The Fort Negley Descendants Project is an oral history digital archive aimed at preserving the voices and stories of the descendants of the African-American laborers and soldiers who built and defended Fort Negley. The Fort was built in 1862, using a combination of forced labor of enslaved Africans which the Union army in Nashville had rounded up from nearby plantations, and free blacks of Nashville and the surrounding areas, who offered their services in exchange for payment (much of which never materialized). There were also contraband workers- people from all over the South who fled their enslavement and sought out the protection of the Union forces on St. Cloud Hill through volunteering their labor. Once built, the fortification was defended by various regiments of the United States Colored Troops against the Confederate forces. Both builders and defenders died in record numbers at Fort Negley in the defense of our union. Recent ground-penetrating radar reports have indicated a high likelihood that their remains still lie on the grounds of Fort Negley Park.
After the war, those who survived settled the nearby historically black neighborhoods of Chestnut Hill, Wedgewood Houston, historic Edgefield, and Edgehill. At the turn of the century, several prominent families from these neighborhoods founded North Nashville and all of the prestigious black institutions residing there- the historically black colleges, businesses, and churches. In the 1950s, these same institutions trained and supported some of the sharpest minds of the Civil Rights movement. There is a long and unbroken connection between the builders and defenders of Fort Negley, and Nashville’s current African-American population. Many members of this population see the fort as sacred, and they memorialize it with ceremonies, oral traditions, and historic reenactments. As gentrification pushes more black families from these neighborhoods out of the city limits, and this development robs the community of a place that has secured a spot in black oral tradition, stories will become less accessible. People will forget.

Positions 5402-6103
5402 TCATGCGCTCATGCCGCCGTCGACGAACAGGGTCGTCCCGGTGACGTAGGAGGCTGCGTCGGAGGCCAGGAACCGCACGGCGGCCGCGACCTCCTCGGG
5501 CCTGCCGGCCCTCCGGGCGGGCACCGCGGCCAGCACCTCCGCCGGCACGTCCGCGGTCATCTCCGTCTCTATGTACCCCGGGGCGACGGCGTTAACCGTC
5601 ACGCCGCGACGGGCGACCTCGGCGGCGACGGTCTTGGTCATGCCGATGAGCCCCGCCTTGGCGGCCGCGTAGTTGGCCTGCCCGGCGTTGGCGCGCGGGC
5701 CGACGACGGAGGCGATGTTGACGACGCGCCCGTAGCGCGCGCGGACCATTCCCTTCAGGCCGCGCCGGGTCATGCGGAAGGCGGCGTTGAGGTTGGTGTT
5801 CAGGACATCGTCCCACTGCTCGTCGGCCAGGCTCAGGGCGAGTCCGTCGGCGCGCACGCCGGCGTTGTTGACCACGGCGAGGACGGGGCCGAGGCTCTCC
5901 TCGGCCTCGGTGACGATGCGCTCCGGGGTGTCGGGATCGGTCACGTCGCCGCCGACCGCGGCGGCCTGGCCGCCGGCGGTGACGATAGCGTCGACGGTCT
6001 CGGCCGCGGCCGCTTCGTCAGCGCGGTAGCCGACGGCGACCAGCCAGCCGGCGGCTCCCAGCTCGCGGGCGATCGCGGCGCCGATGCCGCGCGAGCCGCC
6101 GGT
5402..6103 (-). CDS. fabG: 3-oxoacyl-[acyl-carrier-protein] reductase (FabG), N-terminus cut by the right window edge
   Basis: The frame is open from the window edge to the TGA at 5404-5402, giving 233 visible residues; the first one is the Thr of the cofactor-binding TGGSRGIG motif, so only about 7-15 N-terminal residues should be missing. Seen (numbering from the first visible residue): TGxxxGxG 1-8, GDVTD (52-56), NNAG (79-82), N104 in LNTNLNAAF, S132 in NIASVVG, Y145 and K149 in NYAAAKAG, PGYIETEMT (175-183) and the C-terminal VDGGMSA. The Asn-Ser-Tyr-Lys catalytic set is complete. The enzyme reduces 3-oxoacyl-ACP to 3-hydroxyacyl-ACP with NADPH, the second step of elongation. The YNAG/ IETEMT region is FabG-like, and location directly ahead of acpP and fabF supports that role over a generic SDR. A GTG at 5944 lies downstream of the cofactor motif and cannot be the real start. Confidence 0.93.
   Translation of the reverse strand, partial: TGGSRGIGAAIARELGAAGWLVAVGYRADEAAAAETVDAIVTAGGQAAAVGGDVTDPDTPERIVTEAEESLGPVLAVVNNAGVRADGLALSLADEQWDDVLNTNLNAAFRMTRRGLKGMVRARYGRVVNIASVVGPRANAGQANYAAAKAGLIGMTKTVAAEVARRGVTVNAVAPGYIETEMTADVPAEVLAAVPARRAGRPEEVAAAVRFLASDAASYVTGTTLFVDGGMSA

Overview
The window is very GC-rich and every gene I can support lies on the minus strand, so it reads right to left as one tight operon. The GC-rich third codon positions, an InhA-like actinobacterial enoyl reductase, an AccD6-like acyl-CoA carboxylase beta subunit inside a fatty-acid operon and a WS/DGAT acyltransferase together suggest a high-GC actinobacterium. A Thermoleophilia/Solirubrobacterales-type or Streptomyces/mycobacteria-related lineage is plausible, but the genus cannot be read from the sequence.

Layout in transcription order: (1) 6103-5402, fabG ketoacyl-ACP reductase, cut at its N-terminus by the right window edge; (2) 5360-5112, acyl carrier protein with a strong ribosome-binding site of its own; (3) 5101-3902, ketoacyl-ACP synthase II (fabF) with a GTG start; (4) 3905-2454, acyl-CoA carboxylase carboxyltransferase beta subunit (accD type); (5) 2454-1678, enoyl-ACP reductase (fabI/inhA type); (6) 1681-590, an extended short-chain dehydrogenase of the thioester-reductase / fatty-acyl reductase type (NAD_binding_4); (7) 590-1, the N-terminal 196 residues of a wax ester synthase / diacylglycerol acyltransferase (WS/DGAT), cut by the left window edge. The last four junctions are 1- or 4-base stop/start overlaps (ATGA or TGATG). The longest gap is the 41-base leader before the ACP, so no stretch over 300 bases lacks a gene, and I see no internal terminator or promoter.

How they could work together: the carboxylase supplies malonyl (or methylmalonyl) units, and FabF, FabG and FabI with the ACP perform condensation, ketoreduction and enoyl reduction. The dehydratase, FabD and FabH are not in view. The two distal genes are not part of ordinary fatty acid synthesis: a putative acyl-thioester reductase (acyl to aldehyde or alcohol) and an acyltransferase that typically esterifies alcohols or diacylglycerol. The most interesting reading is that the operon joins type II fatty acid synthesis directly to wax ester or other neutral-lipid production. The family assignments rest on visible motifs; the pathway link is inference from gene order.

In response, a handful of colleagues at Vanderbilt’s Digital Humanities Center and the Robert Penn Warren Center for the Humanities have created a working group (Called Digital Initiatives in Public Engagement) to explore the ways in which we could offer digital solutions to a local public history concern- in this case, the loss of descendant voices. With the generous help of Fort Negley’s biggest fans, we have been able to track down several descendants of the fort, both builders and defenders, and film their stories for the creation of the Fort Negley Oral History Archive to be housed in Vanderbilt University’s repository in perpetuity.
The support from people both at Vanderbilt and from the community have been overwhelming. People have generously given their time, their advice, their office space, their stories, and their knowledge of filming and editing, data curation, metadata, transcription, and web developing. They have also given up many, many Saturdays. So far, we have been able to film Gary Burke, descendant of a soldier in the 13thRegiment of the US Colored Troops, and one of the most vociferous and devoted defenders of the fort’s black history, as well as Dr. Eleanor Fleming, descendant of two formerly enslaved builders of the fortifications. We are in the process of reaching out to several others, with the goal of adding at least three more stories this year. We have also filmed several events, such as a Civil War Reenactment at the fort, and a commemoration ceremony for the deceased builders of the fort, as supplemental footage.